There can be more risks associated with doing a DIY bikini wax than getting a wax from a trained professional. The first is more of a cosmetic issue. “If you are pulling in the wrong direction of hair growth, you’re causing the hair to break, [which may] develop into ingrown hair,” says Petak. “Breaking the hair also leaves behind a not-so-smooth result.” And, if you break the hair, it could result in pretty instantaneous stubble — defeating the purpose of DIY waxing entirely.

Also, if you aren’t super careful, you could harm the top layers of the dermis, too. According to Petak, a lot of at-home kits feature low-quality wax, which may cause you to wax the same area over and over again in order to remove the hair. “This leads to skin irritation and dryness,” she warns. “Additionally, when heating wax on your own, you open yourself up to the possibility of the wax being too hot and causing burns.”

There can also be significant health risks to waxing — both at home and at the spa. “Molluscum, herpes, and HPV can spread with waxing and traumatizing the skin,” warns Dr. Hayag.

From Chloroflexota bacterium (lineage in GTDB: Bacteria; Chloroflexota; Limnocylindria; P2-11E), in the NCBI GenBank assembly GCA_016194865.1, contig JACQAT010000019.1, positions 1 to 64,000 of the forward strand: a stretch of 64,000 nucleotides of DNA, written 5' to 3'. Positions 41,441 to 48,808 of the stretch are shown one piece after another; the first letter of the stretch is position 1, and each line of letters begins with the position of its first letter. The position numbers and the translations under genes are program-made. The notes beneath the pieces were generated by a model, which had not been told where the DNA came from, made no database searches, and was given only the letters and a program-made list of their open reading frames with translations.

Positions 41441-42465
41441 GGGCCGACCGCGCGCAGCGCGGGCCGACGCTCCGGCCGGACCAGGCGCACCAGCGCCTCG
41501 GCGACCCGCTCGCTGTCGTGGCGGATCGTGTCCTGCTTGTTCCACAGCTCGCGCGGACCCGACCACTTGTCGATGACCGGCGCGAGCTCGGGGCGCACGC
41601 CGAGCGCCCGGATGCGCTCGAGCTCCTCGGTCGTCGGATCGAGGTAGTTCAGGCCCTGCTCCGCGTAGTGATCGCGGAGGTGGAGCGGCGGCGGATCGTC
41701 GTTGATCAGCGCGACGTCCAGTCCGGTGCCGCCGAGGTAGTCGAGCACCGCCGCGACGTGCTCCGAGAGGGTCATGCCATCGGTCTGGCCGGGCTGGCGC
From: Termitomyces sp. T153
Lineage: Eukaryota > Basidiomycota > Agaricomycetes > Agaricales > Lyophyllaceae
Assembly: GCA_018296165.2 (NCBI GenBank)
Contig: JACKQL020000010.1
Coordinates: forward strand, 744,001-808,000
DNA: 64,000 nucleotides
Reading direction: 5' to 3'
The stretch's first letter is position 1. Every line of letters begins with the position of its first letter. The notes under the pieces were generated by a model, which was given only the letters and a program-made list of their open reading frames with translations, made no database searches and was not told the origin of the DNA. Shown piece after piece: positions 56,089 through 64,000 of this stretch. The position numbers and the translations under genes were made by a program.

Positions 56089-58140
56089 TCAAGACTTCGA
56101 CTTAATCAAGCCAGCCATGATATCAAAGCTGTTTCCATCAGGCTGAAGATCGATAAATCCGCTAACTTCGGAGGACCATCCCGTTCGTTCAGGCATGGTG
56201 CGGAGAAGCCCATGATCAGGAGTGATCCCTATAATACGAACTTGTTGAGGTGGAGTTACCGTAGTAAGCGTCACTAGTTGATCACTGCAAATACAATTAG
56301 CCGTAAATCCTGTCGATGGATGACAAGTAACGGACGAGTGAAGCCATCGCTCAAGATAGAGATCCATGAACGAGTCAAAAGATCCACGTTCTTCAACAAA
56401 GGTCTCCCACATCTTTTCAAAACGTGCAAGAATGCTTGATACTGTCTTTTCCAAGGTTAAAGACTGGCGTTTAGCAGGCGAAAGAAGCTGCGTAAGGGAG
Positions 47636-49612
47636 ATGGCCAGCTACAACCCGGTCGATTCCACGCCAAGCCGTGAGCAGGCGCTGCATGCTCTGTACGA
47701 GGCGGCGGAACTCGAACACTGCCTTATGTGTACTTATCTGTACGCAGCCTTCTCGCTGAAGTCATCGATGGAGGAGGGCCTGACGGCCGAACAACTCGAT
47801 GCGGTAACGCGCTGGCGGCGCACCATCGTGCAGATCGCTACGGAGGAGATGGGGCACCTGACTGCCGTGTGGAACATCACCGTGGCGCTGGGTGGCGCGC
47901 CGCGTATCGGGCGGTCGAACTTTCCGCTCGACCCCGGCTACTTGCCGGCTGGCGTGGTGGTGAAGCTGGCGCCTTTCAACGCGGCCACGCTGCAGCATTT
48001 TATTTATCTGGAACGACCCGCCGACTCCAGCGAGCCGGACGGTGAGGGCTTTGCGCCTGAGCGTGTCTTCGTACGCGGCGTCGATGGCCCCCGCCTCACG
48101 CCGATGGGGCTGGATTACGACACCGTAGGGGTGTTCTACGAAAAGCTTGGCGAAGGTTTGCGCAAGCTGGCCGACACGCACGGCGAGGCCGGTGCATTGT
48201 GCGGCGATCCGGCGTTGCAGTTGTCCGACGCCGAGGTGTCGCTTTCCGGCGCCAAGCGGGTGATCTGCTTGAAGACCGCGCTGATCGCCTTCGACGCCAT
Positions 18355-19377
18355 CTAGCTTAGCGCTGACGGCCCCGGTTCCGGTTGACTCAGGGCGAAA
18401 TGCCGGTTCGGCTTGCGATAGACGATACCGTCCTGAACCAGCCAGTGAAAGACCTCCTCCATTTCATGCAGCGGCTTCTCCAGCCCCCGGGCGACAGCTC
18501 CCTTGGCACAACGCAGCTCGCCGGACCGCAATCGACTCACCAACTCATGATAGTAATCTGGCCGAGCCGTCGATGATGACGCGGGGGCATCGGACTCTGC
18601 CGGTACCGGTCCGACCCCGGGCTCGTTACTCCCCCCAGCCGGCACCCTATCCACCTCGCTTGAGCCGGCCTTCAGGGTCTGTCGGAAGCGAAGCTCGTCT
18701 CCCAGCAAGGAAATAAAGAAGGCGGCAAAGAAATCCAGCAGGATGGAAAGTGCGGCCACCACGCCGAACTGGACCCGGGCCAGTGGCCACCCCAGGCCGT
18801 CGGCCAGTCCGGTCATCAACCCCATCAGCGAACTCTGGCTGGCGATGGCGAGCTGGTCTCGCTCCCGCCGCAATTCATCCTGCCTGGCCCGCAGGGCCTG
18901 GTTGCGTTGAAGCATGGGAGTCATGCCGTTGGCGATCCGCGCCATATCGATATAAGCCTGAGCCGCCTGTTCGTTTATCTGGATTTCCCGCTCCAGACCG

However, Ismiel says that as long as you read the directions and follow them thoroughly, a DIY bikini wax at home can be done safely. “If you are a first timer, you might also be anxious or nervous about the process, which can cause you to tense up and experience discomfort,” she points out. “Be sure to relax and take deep breaths. Once you’ve done your first wax, you’ll find that every wax after that gets easier and less painful.”

If you really need to give yourself a DIY bikini wax at home, how do you do it?

Desperate times call for desperate measures, and while it may not be an ideal experience to be waxing your own lady bits at home, nonetheless Ismiel tells us how to get it done. In particular, she advises using a wax kit in lieu of ready-to-use wax strips. “With wax kits, you have more control over the areas you want to apply wax to,” says Ismiel. “They also help to ensure you are applying the wax thickly and evenly over the area, which is especially necessary for coarse hair.” Though you might be more familiar with soft wax — the kind that is removed with a strip of fabric or paper — she recommends that first-timers seek out hard wax, like Nad’s Charcoal Bead Wax ($17). Hard wax only grabs the hair, not the skin, and is very effective for pulling out short, coarse hairs.